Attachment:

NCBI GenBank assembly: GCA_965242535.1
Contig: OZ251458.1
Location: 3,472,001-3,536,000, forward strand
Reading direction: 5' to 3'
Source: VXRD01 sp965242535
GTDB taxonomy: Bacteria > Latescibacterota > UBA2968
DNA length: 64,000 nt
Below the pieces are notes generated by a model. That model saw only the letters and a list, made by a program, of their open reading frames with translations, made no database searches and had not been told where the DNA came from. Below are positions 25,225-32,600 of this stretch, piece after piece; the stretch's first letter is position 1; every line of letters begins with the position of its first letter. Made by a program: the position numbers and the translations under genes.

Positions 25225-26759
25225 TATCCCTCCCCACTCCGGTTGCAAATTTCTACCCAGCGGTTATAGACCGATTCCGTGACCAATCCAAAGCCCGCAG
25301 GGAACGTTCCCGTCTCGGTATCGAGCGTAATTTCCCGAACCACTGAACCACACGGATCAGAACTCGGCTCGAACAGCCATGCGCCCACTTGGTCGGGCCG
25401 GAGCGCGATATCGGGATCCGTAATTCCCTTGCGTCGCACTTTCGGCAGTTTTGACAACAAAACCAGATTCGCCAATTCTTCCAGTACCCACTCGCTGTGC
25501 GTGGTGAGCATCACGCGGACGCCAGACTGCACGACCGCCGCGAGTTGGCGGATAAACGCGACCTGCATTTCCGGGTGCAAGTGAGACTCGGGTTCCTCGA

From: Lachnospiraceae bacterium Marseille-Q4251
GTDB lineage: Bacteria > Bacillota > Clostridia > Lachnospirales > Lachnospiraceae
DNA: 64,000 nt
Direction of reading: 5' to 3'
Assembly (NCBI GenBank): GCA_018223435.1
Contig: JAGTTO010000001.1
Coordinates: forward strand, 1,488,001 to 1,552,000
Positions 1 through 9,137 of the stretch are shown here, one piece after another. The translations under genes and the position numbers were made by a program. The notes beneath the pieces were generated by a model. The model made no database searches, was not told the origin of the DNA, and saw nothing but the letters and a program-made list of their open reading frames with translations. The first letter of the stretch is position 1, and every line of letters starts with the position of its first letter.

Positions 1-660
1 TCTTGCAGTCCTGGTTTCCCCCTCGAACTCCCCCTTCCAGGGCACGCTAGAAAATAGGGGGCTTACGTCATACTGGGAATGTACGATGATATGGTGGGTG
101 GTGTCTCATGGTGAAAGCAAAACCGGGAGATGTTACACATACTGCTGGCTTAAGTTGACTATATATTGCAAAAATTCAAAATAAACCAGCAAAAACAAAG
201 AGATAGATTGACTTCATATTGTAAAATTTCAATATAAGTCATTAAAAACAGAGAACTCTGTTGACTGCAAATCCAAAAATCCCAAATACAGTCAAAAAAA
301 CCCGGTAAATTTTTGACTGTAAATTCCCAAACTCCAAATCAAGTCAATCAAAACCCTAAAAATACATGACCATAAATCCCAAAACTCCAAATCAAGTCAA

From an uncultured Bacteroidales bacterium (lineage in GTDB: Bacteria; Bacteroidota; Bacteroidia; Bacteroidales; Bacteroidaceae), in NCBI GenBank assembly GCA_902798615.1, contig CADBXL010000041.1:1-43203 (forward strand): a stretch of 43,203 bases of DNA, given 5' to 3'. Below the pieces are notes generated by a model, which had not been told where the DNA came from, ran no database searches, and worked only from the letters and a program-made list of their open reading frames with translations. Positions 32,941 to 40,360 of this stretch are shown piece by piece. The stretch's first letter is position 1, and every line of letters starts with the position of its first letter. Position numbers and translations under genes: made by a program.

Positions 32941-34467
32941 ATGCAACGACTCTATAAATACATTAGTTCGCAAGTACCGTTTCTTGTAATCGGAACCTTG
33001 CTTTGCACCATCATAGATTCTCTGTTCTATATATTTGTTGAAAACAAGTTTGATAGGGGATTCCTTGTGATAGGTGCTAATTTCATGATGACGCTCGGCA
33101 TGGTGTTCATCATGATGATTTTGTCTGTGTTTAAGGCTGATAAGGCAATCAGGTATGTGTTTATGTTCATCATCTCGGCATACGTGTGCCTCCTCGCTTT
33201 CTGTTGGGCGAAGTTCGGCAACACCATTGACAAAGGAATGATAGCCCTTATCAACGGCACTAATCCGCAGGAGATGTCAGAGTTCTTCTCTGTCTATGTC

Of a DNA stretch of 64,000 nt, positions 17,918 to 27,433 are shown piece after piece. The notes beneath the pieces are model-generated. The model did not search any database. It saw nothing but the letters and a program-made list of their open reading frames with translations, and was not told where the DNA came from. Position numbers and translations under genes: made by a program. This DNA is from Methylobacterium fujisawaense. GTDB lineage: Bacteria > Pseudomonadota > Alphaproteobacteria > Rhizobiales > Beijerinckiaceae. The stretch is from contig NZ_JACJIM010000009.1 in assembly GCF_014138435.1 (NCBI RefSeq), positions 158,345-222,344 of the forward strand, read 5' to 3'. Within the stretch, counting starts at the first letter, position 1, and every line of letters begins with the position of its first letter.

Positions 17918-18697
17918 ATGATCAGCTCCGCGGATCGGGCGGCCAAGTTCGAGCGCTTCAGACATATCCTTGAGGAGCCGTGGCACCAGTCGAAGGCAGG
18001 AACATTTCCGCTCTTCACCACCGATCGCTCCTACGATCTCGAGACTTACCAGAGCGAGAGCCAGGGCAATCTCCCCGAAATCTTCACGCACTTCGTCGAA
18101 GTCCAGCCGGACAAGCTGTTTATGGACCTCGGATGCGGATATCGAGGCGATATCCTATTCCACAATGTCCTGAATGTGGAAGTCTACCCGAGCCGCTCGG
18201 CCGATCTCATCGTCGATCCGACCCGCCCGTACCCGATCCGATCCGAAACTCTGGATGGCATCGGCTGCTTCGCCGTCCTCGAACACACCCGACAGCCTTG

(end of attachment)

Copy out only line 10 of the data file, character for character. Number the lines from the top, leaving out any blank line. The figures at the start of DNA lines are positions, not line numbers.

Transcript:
25225 TATCCCTCCCCACTCCGGTTGCAAATTTCTACCCAGCGGTTATAGACCGATTCCGTGACCAATCCAAAGCCCGCAG